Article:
We introduce a new setting where a population of agents, each modelled by a finite-state system, are controlled uniformly: the controller applies the same action to every agent. The framework is largely inspired by the control of a biological system, namely a population of yeasts, where the controller may only change the environment common to all cells. We study a synchronisation problem for such populations: no matter how individual agents react to the actions of the controller, the controller aims at driving all agents synchronously to a target state. The agents are naturally represented by a non-deterministic finite state automaton (NFA), the same for every agent, and the whole system is encoded as a 2-player game. The first player chooses actions, and the second player resolves non-determinism for each agent. The game with m agents is called the m-population game. This gives rise to a parameterized control problem (where control refers to 2 player games), namely the population control problem: can playerone control the m-population game for all m in N whatever playertwo does?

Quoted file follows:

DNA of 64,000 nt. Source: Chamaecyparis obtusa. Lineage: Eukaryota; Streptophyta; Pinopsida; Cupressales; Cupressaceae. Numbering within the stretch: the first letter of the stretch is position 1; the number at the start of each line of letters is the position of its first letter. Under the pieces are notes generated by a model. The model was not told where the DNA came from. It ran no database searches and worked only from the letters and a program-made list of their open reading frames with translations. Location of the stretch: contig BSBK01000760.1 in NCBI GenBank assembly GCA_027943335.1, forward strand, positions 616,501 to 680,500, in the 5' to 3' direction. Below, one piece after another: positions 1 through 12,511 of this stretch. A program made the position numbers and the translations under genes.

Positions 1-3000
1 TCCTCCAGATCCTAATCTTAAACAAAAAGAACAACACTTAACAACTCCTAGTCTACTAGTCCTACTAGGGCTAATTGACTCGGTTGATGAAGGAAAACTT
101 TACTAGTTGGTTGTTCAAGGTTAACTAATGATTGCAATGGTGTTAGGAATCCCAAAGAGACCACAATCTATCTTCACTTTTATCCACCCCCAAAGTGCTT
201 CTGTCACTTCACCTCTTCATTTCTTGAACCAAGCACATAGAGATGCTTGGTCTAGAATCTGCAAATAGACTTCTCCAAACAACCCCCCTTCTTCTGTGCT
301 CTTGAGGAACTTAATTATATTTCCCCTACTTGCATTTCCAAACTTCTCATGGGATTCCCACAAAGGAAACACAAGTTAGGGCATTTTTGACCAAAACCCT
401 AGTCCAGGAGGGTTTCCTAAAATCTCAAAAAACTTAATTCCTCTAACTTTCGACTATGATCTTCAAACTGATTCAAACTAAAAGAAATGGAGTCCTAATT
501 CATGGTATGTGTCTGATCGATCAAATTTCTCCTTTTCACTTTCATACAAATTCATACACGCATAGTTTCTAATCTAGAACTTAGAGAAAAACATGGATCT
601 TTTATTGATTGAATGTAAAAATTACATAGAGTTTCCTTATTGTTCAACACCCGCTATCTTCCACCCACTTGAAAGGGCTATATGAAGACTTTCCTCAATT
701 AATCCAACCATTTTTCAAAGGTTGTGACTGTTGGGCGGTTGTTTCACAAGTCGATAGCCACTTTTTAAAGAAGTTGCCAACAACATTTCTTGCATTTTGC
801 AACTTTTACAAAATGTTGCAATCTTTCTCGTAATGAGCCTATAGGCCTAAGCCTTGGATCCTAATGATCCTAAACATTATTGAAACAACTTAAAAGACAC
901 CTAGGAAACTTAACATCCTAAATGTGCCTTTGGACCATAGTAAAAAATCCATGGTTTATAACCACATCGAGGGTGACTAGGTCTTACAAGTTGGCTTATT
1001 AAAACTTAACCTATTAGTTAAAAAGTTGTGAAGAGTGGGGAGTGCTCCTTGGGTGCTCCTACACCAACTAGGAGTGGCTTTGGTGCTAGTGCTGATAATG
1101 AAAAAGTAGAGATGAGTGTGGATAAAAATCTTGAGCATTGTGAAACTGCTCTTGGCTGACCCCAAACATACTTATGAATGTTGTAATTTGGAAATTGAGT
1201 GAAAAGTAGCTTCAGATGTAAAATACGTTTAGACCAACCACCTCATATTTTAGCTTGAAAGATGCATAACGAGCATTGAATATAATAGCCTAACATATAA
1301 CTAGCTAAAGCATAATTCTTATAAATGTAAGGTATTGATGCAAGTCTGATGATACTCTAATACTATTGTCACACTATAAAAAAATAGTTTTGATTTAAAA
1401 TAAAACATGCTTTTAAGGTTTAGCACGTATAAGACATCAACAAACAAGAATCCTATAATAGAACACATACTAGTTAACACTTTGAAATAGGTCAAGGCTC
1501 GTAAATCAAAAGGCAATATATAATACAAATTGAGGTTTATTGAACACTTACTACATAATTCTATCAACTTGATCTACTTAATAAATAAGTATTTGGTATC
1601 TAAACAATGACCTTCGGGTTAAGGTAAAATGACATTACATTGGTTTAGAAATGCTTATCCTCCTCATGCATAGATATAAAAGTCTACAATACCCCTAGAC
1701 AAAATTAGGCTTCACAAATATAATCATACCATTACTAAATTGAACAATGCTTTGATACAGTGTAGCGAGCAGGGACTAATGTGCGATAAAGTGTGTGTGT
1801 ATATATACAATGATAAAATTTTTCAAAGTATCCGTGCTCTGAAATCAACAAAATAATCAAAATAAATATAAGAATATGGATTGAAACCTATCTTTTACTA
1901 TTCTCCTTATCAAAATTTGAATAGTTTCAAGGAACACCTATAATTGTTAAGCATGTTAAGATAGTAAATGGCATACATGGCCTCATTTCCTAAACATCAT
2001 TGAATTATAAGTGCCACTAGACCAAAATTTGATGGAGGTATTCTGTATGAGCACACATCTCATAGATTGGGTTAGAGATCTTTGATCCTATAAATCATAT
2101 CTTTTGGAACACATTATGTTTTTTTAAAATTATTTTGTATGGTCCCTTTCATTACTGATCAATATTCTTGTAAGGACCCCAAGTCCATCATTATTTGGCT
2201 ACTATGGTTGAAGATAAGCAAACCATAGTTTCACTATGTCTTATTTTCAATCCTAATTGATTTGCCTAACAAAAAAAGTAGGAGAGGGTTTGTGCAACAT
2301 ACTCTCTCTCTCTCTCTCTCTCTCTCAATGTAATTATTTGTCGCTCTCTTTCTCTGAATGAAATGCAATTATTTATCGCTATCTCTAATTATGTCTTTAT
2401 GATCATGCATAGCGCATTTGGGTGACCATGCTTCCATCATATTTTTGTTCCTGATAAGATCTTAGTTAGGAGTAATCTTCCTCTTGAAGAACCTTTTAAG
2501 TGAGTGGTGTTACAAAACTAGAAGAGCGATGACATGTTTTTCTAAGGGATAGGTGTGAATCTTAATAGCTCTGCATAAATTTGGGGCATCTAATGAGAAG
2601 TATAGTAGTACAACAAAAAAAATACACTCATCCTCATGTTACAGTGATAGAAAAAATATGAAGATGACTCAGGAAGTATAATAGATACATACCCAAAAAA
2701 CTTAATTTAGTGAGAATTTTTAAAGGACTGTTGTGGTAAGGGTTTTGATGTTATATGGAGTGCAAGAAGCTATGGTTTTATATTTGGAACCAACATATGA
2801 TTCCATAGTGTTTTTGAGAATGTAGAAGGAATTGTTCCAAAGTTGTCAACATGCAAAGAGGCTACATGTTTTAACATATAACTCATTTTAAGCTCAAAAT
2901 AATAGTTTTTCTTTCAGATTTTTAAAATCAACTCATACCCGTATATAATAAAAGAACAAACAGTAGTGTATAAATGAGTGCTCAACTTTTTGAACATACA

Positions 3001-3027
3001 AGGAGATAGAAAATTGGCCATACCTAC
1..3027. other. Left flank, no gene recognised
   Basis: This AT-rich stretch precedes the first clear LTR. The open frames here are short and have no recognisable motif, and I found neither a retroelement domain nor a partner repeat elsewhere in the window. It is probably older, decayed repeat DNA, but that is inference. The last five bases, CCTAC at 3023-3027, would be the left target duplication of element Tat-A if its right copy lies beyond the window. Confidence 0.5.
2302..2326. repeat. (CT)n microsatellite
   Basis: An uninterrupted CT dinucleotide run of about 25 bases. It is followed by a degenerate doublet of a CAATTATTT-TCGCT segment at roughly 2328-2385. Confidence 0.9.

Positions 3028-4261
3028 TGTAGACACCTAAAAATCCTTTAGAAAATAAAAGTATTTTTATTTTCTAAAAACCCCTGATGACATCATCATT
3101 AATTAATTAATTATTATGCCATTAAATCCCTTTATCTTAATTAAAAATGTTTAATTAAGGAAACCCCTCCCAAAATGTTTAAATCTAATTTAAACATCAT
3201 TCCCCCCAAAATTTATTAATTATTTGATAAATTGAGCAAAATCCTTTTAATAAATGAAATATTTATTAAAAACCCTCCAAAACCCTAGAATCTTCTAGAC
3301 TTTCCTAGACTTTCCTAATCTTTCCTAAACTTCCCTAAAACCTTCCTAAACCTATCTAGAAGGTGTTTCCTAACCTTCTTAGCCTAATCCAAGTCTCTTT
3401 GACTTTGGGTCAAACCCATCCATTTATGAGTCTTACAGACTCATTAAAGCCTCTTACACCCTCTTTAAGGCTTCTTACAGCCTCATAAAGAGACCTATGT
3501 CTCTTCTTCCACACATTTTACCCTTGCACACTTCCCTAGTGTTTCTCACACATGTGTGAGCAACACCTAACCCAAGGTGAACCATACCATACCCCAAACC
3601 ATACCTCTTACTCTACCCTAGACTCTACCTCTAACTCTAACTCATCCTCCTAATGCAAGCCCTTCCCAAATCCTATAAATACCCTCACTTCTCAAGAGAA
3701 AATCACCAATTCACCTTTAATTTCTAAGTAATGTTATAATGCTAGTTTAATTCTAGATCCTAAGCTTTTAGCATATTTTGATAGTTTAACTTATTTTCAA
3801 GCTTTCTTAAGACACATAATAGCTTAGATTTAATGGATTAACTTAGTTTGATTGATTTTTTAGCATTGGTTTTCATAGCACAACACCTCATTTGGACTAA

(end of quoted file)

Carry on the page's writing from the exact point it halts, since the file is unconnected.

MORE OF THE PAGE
In this paper, we prove that the population control problem is decidable, and it is a EXPTIME-complete problem. As far as we know, this is one of the first results on parameterized control. Our algorithm, not based on cut-off techniques, produces winning strategies which are symbolic, that i they do not need to count precisely how the population is spread between states. We also show that if the is no winning strategy, then there is a population size cutoff such that playerone wins the m-population game if and only if m< \cutoff. Surprisingly, \cutoff can be doubly exponential in the number of states of the NFA, with tight upper and lower bounds.